The Concept of Religion

Religion is a concept used to describe human beings’ relation to that which they consider holy, sacred, absolute, spiritual, divine, or worthy of especial reverence. It also commonly refers to people’s concerns about their own lives and deaths, and about the broader human community or universe. People’s religious concerns may be expressed in a variety of ways. In traditionalist traditions, they are often expressed in terms of worship of gods or spirits; in humanistic or naturalistic traditions, they may be expressed in terms of concern for the broader human community or universe. Moreover, it is not uncommon for the word religion to be used to refer to a particular church or denomination, or to a specific group of believers within one church or denomination.

The concept of religion has a rich and varied history, with its senses shifting over time. It was originally a concept of scrupulous devotion and obligation. It was retooled to refer to a type of social practice, and then to a specific belief system or a family of beliefs. More recently, it has been retooled again into a type of form of life. In addition to these shifts, there is a widespread objection that “there’s no such thing as religion” (Possamai 2018). This objection typically bolsters functional definitions of the term but does not deny that the phrase religion corresponds to a distinct kind of form of life.

Scholars from different disciplines use a variety of approaches to investigate the phenomenon of religion. Psychology examines feelings and experiences, and the symbols that express these feelings; sociology and social anthropology look at institutional structures; history looks at the development of a tradition from its inception through its present state; and literary studies seek to elicit the meaning of myths and other symbolic items. Each approach views religion in a somewhat different way, but there is usually some overlap among the disciplines, as all are concerned with the same basic features of a religious tradition.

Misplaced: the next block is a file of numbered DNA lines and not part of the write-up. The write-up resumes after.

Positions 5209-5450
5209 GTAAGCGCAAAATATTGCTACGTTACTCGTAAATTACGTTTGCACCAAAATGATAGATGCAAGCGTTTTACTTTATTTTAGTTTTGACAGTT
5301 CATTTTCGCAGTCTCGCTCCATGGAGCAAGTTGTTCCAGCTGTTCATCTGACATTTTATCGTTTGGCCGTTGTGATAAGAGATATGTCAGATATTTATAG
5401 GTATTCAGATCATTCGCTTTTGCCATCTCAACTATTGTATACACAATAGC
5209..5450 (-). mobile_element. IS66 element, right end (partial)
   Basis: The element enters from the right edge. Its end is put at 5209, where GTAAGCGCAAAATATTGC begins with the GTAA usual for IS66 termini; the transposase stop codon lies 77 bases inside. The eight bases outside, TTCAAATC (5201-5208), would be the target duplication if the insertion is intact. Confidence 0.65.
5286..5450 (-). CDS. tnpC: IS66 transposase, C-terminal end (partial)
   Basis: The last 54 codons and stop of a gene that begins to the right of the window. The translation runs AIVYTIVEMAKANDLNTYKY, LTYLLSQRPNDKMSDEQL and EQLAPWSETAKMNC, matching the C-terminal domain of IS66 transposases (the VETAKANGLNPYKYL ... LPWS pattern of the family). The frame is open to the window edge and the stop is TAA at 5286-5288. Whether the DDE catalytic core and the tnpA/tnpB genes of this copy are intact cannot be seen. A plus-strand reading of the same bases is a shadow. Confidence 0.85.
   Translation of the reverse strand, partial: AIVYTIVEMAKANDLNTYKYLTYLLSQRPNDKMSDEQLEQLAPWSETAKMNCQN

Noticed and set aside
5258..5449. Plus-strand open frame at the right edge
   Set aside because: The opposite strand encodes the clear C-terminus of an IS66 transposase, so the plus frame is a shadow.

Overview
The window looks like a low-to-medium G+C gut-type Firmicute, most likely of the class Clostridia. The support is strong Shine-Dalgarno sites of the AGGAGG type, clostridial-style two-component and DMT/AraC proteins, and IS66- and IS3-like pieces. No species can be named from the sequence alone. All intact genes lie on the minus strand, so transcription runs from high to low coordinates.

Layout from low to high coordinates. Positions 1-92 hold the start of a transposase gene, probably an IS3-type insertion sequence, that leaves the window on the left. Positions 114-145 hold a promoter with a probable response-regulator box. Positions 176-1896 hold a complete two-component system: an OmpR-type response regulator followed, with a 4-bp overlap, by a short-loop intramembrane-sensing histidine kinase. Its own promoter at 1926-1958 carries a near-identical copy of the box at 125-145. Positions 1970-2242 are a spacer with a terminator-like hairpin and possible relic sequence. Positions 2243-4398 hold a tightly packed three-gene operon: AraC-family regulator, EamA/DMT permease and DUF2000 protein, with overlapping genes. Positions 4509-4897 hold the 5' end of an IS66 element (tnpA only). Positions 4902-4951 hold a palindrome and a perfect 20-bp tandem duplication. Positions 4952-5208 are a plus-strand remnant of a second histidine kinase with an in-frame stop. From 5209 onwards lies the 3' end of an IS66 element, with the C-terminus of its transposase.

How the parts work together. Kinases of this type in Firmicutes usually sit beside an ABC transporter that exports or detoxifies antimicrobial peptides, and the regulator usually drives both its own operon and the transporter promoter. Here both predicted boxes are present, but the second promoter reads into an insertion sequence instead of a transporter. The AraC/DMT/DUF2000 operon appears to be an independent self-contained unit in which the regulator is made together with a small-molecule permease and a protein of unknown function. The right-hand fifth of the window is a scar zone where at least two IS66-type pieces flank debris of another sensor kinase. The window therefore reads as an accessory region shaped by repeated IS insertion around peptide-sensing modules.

Formal definitions of religion have not received much attention, but they do exist. The functionalist Emile Durkheim defined religion as whatever dominant concerns organize a society’s values and provide orientation for its members. His formulation differed from the stipulative definitions of other functionalist social scientists, such as Karl Marx and Max Weber, which focused on particular developments and beliefs.

The verstehen school of social scientists argues that formal definitions are important to study religion, because they describe the ways in which participants understand their own behaviors and make judgments about whether something is religious. These understandings may be incorrect or incomplete, but they are still the starting point for social science investigation.

One approach to this problem is that the varying definitions of religion reflect a Protestant bias and that it would be better to focus on structures rather than subjective mental states. This argument is sometimes used to support structuralism, which tries to explain religion in terms of the underlying social structures and institutions that produce it. Whether this argument is valid is unclear, however, as it seems likely that many of the same mental processes that underlie structural explanations of religion are also at play in subjective understandings.